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Re: Q: JFFS2 RAM requirements (and other questions...)
Thanks David and Alan for answering.
* Regarding the license: thanks David for pointing that out. It actually
looks much better (from my company's pov, I myself would gladly share!)
* Regarding RAM usage: while the "degenerate" case you present is indeed
degenrate, it's still possible. I wouldn't want my embedded system to run
into this and crash because I don't have enough RAM. So I must plan for the
worst, and is often done in such systems.
(In my FAT implementaion, I can bound the amount of RAM usage analytically,
and the number is not high at all. I sacrifice some performance this, but
it's better than the alternative of crashing / not using the file-system at
run-time in extereme cases).
* Regarding NAND drivers: I don't see any reason why ECC / spare area should
be "mandated". What I do (I being a specific driver for a specific flash)
with my spare area is none of any other layer's business. (Whether I keep
ECC there, logical-to-physical mappings, wear leveling counters, etc). I
understand that it's desireable to have some generic code do this for all
drivers, but in that case all the driver needs to do is read/write the spare
area, nothing more -- it (the physical driver) does not actually manage the
data on the spare area.
In any case I already have these NAND drivers working for my platform, I was
asking about how hard it would be to plug them into the JFFS2 code given
that they know how to read and write pages and the spare area. (But don't
manage them. I also higher layers which do and was wondering whether to plug
those into JFFS2).
Anyways... I guess it's time I took a look at the code.
Thanks again all,
I guess it's time
----- Original Message -----
From: "David Woodhouse" <email@example.com>
To: "Nitzan Shaked" <firstname.lastname@example.org>
Sent: Monday, July 05, 2004 12:00 PM
Subject: Re: Q: JFFS2 RAM requirements (and other questions...)
> On Sat, 2004-07-03 at 15:41 +0200, Nitzan Shaked wrote:
> > Hello
> > I am considering to use JFFS2 in my embedded system, and was hoping you
> > could save me a week's worth of trouble by answering some order-0
> > 1) I have read the PDF and other introductry material, and I understand
> > for each file a list of nodes in maintained in RAM. For a 32MB
> > containing "your average stuff" (MP3, MIDI, JPG, no code) -- what would
> > say is the RAM requirement ? Is there a way to bound this number?
> It's not so useful to give a theoretical upper bound. That would be the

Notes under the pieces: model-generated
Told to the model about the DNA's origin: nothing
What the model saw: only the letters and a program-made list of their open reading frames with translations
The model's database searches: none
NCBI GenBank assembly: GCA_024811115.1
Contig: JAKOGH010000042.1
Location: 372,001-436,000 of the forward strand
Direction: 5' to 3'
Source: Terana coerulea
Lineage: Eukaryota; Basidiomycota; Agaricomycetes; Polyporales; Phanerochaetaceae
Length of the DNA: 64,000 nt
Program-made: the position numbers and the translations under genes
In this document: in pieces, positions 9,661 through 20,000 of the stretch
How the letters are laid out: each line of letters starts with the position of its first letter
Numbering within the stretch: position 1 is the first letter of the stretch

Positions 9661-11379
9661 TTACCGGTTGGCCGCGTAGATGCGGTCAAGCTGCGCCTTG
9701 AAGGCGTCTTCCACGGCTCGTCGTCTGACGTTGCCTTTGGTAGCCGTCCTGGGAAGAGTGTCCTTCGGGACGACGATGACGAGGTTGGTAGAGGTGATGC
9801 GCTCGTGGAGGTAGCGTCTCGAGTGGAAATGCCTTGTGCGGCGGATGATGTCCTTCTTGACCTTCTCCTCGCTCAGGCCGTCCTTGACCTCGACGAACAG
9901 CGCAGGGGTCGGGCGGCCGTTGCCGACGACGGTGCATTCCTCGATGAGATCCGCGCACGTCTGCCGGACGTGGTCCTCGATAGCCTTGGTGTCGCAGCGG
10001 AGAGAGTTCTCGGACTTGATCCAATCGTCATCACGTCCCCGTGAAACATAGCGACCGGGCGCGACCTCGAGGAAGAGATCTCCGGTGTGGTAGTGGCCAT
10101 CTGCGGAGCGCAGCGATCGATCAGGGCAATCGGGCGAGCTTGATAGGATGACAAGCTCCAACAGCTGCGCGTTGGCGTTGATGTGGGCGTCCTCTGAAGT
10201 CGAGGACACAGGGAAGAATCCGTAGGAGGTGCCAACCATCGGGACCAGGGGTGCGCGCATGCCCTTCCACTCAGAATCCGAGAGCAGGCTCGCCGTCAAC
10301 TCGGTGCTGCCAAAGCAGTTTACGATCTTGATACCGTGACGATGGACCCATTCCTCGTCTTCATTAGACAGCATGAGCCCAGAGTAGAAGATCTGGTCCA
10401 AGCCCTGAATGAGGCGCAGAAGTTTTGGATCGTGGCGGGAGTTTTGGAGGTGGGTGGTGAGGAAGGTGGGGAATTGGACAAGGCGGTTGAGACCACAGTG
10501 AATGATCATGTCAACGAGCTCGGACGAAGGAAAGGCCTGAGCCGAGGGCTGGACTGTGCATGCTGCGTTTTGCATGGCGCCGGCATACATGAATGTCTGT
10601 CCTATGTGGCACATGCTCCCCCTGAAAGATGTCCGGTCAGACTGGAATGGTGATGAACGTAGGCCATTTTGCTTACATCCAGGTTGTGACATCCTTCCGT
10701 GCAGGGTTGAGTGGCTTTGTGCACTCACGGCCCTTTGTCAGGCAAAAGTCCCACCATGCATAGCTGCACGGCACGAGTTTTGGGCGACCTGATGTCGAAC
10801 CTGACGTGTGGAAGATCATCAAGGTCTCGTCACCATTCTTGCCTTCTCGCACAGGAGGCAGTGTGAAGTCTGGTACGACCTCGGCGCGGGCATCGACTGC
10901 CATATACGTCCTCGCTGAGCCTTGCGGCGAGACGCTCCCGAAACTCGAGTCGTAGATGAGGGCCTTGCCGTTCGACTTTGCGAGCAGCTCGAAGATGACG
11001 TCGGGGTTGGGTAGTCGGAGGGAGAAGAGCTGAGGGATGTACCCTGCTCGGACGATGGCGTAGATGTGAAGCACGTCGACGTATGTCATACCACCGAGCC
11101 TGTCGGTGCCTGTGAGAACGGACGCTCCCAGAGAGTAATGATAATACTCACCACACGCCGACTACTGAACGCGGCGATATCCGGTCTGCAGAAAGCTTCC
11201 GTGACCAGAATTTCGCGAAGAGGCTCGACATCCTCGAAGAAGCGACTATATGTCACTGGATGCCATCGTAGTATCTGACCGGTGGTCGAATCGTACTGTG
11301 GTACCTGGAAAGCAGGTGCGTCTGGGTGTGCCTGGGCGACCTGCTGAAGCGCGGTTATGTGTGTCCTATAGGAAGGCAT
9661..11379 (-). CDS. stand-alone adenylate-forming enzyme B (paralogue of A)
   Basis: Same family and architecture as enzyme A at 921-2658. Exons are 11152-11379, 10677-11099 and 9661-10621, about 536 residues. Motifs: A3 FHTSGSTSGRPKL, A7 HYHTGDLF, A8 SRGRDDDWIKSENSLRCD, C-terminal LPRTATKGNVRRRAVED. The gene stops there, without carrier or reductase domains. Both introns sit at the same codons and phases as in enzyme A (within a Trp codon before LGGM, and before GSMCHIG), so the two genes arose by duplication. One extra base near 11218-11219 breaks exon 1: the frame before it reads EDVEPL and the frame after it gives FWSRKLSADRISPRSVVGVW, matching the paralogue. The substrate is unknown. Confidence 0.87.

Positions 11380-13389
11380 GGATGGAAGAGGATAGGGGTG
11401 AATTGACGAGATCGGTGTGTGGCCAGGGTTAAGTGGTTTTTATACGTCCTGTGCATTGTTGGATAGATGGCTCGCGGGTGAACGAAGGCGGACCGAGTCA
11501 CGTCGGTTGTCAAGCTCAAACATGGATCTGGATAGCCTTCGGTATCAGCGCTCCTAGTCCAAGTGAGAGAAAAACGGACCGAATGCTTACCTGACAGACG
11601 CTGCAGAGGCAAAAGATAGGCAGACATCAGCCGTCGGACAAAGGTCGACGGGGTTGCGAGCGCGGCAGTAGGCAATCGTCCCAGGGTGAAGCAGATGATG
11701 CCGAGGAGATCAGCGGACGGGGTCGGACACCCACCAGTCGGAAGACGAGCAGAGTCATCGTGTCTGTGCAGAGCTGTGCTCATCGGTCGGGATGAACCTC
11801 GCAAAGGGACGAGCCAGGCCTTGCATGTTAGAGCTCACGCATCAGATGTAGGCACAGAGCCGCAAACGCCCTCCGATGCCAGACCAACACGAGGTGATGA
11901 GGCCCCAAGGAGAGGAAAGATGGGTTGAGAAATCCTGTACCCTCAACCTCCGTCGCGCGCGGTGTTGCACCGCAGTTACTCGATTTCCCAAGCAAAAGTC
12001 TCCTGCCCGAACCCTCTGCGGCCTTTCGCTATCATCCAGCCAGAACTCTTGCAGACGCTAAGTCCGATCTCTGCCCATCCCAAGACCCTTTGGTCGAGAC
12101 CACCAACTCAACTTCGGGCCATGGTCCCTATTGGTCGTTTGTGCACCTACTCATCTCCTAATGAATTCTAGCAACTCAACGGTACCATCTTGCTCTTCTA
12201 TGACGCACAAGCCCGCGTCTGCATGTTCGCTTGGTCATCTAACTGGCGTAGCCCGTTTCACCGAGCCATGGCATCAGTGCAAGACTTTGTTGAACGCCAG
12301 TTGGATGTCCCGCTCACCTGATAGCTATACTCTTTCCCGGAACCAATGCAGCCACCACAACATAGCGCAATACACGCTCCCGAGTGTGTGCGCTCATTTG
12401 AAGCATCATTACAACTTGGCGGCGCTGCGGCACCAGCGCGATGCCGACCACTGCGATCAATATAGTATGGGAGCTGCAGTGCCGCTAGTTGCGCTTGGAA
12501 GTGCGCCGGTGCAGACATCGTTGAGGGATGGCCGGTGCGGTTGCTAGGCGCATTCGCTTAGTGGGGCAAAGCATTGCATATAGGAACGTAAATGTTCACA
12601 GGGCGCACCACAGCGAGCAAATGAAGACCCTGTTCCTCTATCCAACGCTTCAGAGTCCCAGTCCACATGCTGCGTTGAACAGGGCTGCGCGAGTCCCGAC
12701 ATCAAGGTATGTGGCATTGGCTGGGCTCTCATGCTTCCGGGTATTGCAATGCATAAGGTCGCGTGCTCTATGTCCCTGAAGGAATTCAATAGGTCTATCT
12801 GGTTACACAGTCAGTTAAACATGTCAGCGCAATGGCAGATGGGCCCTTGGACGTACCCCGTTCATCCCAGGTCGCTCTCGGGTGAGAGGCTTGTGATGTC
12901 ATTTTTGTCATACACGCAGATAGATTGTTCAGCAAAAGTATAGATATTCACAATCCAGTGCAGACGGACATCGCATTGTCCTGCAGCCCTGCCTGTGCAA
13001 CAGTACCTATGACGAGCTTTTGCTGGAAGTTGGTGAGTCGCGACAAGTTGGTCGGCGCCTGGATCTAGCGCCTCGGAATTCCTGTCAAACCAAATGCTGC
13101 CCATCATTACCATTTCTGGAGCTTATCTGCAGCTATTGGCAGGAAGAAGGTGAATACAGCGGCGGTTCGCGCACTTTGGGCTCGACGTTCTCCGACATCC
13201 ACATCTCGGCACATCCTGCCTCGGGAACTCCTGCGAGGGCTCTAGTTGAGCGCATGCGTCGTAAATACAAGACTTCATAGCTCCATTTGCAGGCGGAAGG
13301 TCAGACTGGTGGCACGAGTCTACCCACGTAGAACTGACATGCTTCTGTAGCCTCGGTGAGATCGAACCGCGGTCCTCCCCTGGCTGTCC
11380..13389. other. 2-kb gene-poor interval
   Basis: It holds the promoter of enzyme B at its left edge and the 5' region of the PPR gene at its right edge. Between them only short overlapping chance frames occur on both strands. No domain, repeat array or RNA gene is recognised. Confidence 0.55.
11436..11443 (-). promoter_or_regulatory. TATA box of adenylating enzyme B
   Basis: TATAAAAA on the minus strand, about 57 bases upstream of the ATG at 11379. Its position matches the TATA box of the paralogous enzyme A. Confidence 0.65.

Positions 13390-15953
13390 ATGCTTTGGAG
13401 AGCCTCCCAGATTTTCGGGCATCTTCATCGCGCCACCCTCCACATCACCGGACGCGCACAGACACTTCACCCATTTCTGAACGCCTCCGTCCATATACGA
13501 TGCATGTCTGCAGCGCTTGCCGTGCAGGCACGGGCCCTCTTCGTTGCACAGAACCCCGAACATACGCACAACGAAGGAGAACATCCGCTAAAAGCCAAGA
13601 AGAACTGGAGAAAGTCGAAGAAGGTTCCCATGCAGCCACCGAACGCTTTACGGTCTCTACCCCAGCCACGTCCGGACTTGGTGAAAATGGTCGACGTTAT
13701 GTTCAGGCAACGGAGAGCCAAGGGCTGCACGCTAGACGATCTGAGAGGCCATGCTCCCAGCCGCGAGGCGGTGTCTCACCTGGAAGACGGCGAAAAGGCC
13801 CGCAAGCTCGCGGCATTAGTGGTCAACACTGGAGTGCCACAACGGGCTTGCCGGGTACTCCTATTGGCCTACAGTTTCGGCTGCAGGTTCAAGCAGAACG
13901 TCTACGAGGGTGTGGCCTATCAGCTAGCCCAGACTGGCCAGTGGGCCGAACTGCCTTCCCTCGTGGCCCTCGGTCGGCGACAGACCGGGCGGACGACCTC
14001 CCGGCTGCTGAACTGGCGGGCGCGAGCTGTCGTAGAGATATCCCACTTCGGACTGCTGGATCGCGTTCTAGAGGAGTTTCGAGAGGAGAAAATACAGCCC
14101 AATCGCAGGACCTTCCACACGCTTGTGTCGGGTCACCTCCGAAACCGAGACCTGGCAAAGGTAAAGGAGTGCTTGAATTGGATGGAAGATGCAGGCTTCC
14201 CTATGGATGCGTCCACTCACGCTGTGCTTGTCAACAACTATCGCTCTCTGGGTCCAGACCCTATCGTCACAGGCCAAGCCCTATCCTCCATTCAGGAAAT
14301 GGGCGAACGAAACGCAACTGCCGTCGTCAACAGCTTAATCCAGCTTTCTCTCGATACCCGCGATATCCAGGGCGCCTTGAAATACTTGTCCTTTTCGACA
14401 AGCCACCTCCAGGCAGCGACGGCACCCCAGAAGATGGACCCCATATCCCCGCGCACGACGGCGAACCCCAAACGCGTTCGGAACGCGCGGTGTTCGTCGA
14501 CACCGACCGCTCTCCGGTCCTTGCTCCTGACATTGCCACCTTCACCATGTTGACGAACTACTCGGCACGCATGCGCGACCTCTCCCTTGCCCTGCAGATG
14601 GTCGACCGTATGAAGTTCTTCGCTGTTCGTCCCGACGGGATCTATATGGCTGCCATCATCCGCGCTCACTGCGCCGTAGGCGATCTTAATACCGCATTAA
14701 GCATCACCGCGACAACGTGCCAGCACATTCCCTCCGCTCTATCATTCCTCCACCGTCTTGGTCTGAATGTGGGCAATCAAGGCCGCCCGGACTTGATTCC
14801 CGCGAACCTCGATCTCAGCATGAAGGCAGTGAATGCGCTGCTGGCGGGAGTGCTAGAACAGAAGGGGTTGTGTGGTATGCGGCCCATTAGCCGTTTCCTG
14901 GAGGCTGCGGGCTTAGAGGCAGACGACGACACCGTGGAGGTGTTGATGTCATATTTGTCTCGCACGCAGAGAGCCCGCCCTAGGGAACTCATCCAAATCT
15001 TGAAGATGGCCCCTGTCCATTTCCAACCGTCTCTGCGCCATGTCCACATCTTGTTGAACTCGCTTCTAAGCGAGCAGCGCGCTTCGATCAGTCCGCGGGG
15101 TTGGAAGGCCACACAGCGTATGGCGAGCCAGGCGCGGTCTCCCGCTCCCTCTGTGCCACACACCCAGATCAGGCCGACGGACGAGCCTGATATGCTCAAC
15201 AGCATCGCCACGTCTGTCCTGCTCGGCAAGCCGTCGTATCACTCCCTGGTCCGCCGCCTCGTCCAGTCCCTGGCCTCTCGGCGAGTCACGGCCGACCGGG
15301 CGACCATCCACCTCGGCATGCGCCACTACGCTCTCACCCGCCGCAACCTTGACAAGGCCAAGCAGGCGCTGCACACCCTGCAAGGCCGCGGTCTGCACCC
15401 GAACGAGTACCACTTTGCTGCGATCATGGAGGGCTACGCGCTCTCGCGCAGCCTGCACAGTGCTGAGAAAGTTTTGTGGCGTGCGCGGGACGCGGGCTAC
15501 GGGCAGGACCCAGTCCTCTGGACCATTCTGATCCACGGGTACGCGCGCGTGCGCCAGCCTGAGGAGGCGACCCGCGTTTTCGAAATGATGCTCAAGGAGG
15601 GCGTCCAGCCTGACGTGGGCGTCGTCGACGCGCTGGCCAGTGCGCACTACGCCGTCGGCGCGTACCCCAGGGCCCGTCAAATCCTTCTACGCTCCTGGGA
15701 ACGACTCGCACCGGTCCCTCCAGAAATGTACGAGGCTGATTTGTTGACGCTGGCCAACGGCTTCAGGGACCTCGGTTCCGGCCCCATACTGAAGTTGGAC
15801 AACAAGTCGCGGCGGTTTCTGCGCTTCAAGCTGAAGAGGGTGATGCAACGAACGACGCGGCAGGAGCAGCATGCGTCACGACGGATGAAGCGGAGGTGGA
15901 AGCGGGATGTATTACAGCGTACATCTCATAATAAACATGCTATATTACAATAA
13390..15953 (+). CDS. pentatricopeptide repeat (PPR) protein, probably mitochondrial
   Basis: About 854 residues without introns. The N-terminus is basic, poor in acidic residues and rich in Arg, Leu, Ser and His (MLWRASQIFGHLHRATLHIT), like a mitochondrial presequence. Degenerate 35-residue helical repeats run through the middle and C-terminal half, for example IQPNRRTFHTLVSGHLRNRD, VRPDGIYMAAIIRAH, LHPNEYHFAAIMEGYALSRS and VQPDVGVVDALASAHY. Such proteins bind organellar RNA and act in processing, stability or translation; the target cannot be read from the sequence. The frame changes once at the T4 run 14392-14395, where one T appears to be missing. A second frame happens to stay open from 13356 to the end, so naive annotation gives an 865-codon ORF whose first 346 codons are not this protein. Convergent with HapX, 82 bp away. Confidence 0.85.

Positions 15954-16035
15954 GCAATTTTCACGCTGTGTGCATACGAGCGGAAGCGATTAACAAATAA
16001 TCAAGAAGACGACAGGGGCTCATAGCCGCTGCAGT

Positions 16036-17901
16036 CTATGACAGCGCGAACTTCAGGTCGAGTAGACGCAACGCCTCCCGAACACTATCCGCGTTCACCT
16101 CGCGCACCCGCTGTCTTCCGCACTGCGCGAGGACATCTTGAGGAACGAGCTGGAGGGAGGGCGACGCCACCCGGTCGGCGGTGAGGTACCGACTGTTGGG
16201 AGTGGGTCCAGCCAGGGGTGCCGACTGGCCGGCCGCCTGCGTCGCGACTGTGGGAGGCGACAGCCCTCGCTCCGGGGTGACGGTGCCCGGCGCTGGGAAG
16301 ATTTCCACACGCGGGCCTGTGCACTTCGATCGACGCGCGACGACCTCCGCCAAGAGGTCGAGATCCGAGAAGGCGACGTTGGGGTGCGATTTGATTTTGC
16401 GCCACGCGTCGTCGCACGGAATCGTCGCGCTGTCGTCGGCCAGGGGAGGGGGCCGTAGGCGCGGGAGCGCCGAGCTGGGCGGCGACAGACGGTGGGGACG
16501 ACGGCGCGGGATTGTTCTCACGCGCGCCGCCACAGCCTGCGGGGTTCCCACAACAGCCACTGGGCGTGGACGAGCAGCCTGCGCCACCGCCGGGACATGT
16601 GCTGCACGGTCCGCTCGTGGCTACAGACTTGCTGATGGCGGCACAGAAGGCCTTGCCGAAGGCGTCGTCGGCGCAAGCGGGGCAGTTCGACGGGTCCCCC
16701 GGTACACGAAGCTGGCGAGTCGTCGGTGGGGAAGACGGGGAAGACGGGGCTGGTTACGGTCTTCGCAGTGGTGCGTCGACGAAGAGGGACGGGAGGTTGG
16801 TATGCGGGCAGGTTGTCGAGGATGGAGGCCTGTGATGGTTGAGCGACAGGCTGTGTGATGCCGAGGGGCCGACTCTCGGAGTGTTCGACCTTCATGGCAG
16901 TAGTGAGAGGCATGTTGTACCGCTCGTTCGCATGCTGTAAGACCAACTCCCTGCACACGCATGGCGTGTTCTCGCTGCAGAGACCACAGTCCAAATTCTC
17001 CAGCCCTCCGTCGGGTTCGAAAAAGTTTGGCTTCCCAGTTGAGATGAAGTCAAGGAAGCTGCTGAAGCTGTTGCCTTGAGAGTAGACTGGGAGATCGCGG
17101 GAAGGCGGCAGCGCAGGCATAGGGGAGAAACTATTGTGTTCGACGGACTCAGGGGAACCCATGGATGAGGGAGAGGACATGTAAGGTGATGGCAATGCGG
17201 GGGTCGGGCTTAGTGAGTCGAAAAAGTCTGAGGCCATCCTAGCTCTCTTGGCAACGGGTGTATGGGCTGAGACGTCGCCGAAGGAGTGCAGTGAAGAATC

> degenerate case where you wrote all the files in single-byte chunks, so
> each byte of data has a 68-byte node header on the medium, and a 16-byte
> 'struct jffs2_raw_node_ref' in RAM. In practice, that would get
> garbage-collected and the data would tend to get coalesced into 4KiB
> You can try this on Linux. Make a 'mtdram' device of the appropriate
> size and eraseblock size, fill it with your sample workload. Look in
> /proc/slabinfo to see how many of the JFFS2 data structures are present.
> The jffs2_raw_node_ref is the one which is present at all times while
> the file system is mounted. jffs2_full_* are present only when files are
> being used (well, actually when they're in the inode cache in Linux).
> > 2) Linux- and NAND support: I understand that under the linux-mtd NAND
> > support is not finalized ("nearing production quality"). Still, my
> > does not use linux at all. If I use JFFS2 it will be on a proprietary
> > kernel (no processes, just "threads"), and I will need to port it. So:
> > 2.1) Has this been done before?
> Not for NAND. JFFS2 on NOR is already working on eCos -- the Linuxisms
> in the original code have already been eliminated.
> If looking at the eCos code for inspiration though -- be aware that much
> of it predates the cleaning up of the core JFFS2 code, so it looks a
> _lot_ more like a 'Linux VFS emulation layer' code than it now needs to.
> I've gone through it doing things like changing 'struct inode' to
> 'struct _inode' to make the point that it's not the same as Linux and no
> longer used by core code, but nobody on the eCos side has yet cleaned it
> > 2.2) Given that I do not use Linux -- how hard will it be to add NAND
> > support?
> The NAND support isn't used on eCos yet. There's a tighter coupling
> between JFFS2 and the OS flash drivers for NAND, because of details
> about how we handle bad blocks, the spare area, etc. But NAND support
> shouldn't be _too_ hard to extend to non-Linux platforms.
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